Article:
Law, culture, and Catholicism...up in smoke!
Monday, May 31, 2010
The Sestak Dealmaking Should Be Condemned
Consider a city council which has the authority to award a contract for garbage removal to any company it chooses. We would hope that the city council makes its decision in awarding the contract based on the competence and expertise of the particular garbage-removal company and based on what is in the best interests of the public. Suppose the council approaches one company and offers it the contract in exchange for a political interest that favors the city council. I know this type of thing happens all the time, but I don't care; this is an abuse of authority and of the public trust that should be condemned as unethical and illegal. Our society rightly recognizes that this as an abuse, and so, it legally prohibits it and is often able to bring criminal charges against the government official.
Isn't this an analogous situation? The White House has the authority to award a non-paying advisory board position to any person it chooses. We would hope that its decision in choosing a person for the advisory board is based on the competence and expertise of the particular person chosen and based on what is in the best interests of the public. If the White House instead approaches a person and offers him the position in exchange for some political interest, isn't this a similar abuse of the public trust? I don't care that it happens all the time, shouldn't we condemn it whenever such a deal becomes public knowledge? If we say "who cares, this happens all the time," aren't we implicitly condoning the White House's action here?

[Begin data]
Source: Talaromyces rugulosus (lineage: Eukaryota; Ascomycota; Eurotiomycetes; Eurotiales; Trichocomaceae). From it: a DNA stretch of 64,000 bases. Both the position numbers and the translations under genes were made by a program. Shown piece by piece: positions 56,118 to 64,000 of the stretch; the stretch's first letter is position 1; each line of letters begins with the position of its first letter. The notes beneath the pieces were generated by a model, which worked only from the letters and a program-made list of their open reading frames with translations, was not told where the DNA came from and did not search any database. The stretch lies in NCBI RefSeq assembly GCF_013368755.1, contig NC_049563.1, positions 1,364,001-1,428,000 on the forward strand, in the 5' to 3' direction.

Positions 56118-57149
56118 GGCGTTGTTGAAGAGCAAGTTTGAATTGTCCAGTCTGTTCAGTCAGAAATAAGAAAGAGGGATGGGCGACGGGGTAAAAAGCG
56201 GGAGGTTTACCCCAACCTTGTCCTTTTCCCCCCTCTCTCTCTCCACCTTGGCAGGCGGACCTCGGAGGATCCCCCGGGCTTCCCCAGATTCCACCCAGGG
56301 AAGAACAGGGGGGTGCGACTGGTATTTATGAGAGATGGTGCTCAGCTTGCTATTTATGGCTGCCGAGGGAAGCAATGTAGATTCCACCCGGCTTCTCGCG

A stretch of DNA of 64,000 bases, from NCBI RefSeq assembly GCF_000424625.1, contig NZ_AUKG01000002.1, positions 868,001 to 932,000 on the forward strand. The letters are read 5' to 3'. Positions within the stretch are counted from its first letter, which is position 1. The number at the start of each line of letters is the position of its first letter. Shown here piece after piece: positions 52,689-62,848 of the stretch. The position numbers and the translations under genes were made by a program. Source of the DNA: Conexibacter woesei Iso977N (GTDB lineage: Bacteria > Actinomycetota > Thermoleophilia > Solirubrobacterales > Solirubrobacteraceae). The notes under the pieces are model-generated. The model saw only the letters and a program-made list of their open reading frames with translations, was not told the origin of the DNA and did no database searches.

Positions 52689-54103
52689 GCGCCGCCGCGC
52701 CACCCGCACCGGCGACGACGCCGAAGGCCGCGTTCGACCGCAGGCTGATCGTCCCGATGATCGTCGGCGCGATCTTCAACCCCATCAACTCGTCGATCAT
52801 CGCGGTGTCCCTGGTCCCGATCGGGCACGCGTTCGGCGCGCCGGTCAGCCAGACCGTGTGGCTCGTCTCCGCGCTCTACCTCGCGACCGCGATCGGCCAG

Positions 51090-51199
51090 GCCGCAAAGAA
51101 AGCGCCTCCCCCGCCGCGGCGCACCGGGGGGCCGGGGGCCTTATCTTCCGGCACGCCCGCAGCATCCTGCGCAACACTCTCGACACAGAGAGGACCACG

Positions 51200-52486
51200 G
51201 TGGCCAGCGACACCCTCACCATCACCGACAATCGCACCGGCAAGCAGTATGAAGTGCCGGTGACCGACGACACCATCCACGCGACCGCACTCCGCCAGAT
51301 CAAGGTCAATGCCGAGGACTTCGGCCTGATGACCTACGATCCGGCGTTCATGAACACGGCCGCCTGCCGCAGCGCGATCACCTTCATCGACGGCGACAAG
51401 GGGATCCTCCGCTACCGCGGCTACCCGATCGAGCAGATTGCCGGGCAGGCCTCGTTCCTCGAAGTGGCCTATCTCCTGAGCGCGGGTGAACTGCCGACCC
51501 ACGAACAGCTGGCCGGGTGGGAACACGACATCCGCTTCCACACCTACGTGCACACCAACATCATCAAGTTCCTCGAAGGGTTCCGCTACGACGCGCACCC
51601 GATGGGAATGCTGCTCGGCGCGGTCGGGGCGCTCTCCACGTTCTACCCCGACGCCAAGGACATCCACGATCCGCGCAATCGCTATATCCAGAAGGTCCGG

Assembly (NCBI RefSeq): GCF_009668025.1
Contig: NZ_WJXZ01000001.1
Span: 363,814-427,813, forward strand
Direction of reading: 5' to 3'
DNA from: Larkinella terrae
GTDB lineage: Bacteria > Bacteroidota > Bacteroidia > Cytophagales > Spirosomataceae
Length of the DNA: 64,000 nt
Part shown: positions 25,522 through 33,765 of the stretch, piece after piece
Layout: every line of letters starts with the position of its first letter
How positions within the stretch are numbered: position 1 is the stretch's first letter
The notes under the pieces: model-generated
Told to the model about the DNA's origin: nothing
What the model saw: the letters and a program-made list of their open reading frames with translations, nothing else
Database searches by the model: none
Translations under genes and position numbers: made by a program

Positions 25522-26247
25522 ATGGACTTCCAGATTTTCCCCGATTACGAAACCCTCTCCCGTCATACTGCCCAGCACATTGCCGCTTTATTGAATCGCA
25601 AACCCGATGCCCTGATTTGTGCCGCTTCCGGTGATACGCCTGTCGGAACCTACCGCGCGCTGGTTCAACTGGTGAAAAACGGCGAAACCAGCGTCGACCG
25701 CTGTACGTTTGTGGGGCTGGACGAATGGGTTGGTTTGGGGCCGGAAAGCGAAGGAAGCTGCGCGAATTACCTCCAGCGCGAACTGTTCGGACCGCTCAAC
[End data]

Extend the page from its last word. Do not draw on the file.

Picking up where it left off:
Do we really want to approve of a political system in which the White House has the ability to use advisory board appointments as bargaining chips, the ability to offer these appointments in exchange for personal political favors?
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